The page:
Helpful Answer (12)

In home care specialists are trained to deal with these types of behaviors... and once they are there dad's reaction may surprise you. So what if he 'acts out'.... they will know how to deal with it. Please encourage your brother to at least try it. He sounds dangerously depresssd.
Helpful Answer (10)

Frustrated sis can I just add my two pennorth please.

If your brother is depressed and from some of your comments he may be in quite a deep depression then the 'yes but' state can become the norm for him because he doesn't actually recognise where HE is in the framework of things. He has possibly inculcated the victim mentality into his daily routine and the fact that he sees you as company not a relative has rung alarm bells for me.

Speaking from a personal perspective I would be flying out for a week long visit but I would also in advance arrange some interventions to take place WHILE I WAS THERE not just for your Dad but for your brother too.

I would hate for you brother to be in an anomic potentially suicidal state and no-one to recognise it....... pushing away family who care is quite typical of that feeling (and of a host of others before you start over worrying)

Something certainly has to change and someone has to have the strength to stand up to your dad and say - this is how it is ....we love you we care about you and now we are going to make sure you are cared for. You clearly cannot do it for yourself (and explain why you think that) and xxxxxx cannot be expected to do it 168 hours a week so we are going to get help - you might as well accept it because it IS GOING TO HAPPEN. The only alternative you have is to go into ALF...your choice Dad. If you tell us both to get out then we will call social services immediately to explain the situation. As it is they are her (because you will have invited them) to discuss with you and us what YOU want and what WE can and are prepared to do. This has to work for everyone and you have to accpet that ALL OF US are involved not just you.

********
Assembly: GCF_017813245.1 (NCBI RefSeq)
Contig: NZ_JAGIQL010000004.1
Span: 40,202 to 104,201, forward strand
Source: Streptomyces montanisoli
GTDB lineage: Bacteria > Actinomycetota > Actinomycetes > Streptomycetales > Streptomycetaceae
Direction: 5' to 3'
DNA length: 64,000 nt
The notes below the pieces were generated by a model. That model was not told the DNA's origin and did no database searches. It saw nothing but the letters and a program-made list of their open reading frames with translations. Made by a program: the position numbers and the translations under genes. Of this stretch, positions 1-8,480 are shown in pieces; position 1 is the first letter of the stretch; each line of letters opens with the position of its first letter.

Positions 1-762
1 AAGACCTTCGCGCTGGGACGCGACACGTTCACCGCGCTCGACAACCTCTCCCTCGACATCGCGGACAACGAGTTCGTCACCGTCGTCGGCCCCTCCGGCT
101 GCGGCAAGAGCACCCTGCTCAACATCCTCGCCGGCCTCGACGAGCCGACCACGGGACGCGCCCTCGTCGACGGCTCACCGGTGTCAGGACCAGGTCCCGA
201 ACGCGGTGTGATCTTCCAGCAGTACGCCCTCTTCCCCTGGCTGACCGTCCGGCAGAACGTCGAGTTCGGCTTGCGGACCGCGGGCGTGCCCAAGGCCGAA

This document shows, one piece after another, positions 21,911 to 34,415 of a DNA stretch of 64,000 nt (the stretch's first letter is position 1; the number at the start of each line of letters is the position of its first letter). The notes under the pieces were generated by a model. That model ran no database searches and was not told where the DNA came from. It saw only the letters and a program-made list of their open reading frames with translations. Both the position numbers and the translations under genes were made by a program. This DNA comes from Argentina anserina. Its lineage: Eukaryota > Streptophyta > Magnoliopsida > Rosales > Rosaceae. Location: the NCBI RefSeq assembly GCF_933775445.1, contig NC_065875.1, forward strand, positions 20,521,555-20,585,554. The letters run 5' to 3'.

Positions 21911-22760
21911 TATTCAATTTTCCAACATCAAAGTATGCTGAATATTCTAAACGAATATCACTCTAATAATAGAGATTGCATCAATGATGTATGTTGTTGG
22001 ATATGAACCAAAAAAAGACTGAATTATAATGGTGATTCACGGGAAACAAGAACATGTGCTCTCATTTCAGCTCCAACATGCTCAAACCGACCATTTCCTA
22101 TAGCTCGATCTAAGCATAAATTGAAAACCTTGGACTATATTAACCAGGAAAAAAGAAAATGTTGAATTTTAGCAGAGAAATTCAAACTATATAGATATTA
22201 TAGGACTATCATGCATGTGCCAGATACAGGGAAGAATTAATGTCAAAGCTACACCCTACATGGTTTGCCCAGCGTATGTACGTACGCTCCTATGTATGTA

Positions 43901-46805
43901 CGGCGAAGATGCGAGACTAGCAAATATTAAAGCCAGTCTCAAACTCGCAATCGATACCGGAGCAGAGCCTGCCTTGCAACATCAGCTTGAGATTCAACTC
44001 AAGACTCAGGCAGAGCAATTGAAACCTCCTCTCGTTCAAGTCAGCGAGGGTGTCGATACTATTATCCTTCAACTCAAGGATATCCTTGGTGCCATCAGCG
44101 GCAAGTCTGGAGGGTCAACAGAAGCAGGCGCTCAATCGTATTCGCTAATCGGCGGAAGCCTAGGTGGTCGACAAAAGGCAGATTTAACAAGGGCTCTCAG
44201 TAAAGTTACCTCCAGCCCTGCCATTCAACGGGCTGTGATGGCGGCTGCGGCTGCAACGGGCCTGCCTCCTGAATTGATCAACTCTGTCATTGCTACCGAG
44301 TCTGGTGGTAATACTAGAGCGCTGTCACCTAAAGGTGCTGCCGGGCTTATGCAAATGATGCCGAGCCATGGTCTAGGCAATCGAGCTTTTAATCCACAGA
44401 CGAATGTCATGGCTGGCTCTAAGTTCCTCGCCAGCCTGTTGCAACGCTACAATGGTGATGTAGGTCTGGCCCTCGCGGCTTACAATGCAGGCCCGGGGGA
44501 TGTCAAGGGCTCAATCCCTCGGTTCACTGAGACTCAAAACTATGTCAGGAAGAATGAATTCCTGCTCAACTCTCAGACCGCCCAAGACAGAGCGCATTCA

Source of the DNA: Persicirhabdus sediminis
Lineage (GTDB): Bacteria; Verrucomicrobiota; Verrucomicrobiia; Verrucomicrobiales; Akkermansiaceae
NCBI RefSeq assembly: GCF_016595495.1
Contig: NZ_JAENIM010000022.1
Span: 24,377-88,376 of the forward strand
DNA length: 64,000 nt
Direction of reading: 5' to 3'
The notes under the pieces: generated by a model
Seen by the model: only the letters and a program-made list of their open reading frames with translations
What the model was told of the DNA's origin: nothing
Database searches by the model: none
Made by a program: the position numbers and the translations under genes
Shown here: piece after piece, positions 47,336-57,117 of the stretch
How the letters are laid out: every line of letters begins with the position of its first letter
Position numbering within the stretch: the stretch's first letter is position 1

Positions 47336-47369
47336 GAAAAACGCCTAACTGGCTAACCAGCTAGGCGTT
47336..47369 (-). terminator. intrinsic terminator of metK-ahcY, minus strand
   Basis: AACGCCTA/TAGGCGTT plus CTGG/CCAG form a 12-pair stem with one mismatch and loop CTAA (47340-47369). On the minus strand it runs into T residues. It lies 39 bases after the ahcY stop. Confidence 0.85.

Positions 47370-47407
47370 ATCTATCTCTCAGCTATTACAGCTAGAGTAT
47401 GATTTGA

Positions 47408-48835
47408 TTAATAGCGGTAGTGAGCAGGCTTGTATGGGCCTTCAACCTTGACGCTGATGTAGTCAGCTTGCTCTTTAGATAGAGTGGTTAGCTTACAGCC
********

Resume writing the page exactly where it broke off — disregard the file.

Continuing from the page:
Then take it from there. I am sending over the flak jackets and helmets! Good luck hun let us know how it goes xxxx
Helpful Answer (9)

Your brother is burned out he's a man so he understand your dad we truly speak different lauges our brains our different he is needing a brake visit them I know its no vacation for you but it will be a brake from the stress for him you will understand what a anglie he is and you and he can spend some good times with your dad before the sad god bless you both
Helpful Answer (6)

Why on earth would someone bring home an elder who falls all the time from the ER? If it were me, I would ask for admission and a full work up to find out what's going on in his head. Both neuro and psych evals are called for. There might be something that can be fixed! Plus, if doc says he needs a skilled facility, brother might actually comply.

Does brother have any money of his own, or is he staying with dad from fear/obligation/guilt AND financial woes?
Helpful Answer (6)

Your brother has convinced himself that he'd be prosecuted if he left. Would proving to him otherwise make a difference? Ask him that. If it would, arrange for a consult with an eldercare attorney who can explain the law to him.
Helpful Answer (5)

Caring for. My mom shut me down. I was like a robot but didn't realize it. When my sister who is 80s said she was coming to visit I feared the hug would shatter my constitution. Get his dr to mentally check him. I hate to send someone out of their home. Sometimes there is just no choice. At least tell him nurse moving in and will be respected or he WILL be going to assisted living because he is loved. Have paperwork from dr to show him. Must visit often to assisted living to be sure good care. Bro is in place I was it is heartbreaking. My mom passed feb 22 after 27 falls that thank god broke nothing. Missed 101 by 4 wks. I still feel guilty I could not continue but I was falling asleep on my feet started anxiety palms etc. the guilt if he lays at home bleeding to death would not go away. God bless you all. You are not alone there are thousands of us in same boat. Their stubbornness and independence are great until it's their nemesis.